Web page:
International Business Times
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By Vittorio Hernandez | July 31, 2012 7:13 PM PDT

Based on an assessment of the cost of generating electricity using 40 different technologies until 2050, a report released on Tuesday identified nuclear and wind power as competitive energy alternatives to coal-fired power.

However, while many nations are embracing wind power because it is an environment-friendly solution, nuclear power has become less attractive following the Fukushima Daiichi nuclear power plant disaster in Japan caused by the March 2011 magnitude 9 earthquake and tsunami.

The Australian Energy Technology Assessment Report developed by the Bureau of Resources and Energy Economics tapped for the first time carbon pricing to compare levelised cost of electricity using different technologies, said Ken Baldwin, a member of the steering committee that prepared the study.

By using carbon pricing, governments can make decisions on which technology to choose as the world moves toward a carbon-free economy, said Mr Baldwin, who is also the director of the Energy Change Institute of the Australian National University.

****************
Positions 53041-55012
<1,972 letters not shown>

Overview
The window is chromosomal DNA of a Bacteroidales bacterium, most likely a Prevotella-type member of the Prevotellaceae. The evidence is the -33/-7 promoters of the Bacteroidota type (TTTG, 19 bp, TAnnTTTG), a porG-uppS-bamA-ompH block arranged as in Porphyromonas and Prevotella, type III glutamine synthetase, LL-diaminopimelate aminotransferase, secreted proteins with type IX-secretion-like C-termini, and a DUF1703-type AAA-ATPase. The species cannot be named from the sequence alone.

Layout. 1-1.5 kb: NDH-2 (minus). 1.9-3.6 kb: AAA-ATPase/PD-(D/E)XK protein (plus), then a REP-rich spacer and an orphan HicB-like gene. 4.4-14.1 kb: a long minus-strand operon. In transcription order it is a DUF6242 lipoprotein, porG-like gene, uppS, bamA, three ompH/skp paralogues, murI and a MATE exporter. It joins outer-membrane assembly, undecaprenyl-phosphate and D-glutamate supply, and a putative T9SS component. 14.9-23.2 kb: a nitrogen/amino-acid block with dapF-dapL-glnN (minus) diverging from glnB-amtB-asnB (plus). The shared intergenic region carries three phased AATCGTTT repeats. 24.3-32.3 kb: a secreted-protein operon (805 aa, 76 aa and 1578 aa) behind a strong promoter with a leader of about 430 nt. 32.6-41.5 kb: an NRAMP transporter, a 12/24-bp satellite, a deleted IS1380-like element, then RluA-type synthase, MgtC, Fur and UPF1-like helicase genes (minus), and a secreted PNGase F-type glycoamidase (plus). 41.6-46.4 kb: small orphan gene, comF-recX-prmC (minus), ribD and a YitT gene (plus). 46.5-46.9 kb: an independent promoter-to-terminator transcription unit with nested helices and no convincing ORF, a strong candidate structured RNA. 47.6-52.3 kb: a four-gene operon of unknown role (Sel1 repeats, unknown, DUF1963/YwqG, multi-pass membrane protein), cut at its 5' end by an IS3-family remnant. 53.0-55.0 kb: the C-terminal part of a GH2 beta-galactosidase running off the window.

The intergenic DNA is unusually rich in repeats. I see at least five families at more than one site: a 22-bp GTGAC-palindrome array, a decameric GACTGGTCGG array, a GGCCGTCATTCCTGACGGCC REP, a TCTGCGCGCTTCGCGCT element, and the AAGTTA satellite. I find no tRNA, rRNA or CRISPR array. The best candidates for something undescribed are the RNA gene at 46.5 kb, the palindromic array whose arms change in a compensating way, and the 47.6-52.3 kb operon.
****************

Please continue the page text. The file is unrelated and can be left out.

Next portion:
The study said solar and onshore wind productions are expected to produce some of the lowest electricity generation cost in Australia by 2030. He explained that the price of commercial solar cells had dropped drastically in recent years.

However, one more bad news for Australia's mining industry which is starting to slow down is that coal, one of the country's major exports, will be gradually cost out of the market in the future.

Other cost-competitive forms of electricity generators are combined cycle gas, biogas, biomass and nuclear power. Mr Baldwin warned that having restrictions on alternative energy such as nuclear would make battling climate change more difficult.

Global climate change initiatives aim to limit carbon dioxide levels to less than 450 parts per million to prevent temperatures form rising beyond two degrees Centigrade.

In response to the report, Clean Energy Council Deputy Chief Executive Kane Thornton said it confirmed that the ways Australia generated and consumed energy are changing fast.

"While the recent public debate often oversimplifies Australia's energy choice as 'clean vs cheap', this report shows that argument is now desperately out of date. Renewables are rapidly becoming the cheapest source of energy. By building renewable energy now we are able to create the diversity of sources we need to have low-cost and reliable energy in the future," Mr Thornton said in a statement.

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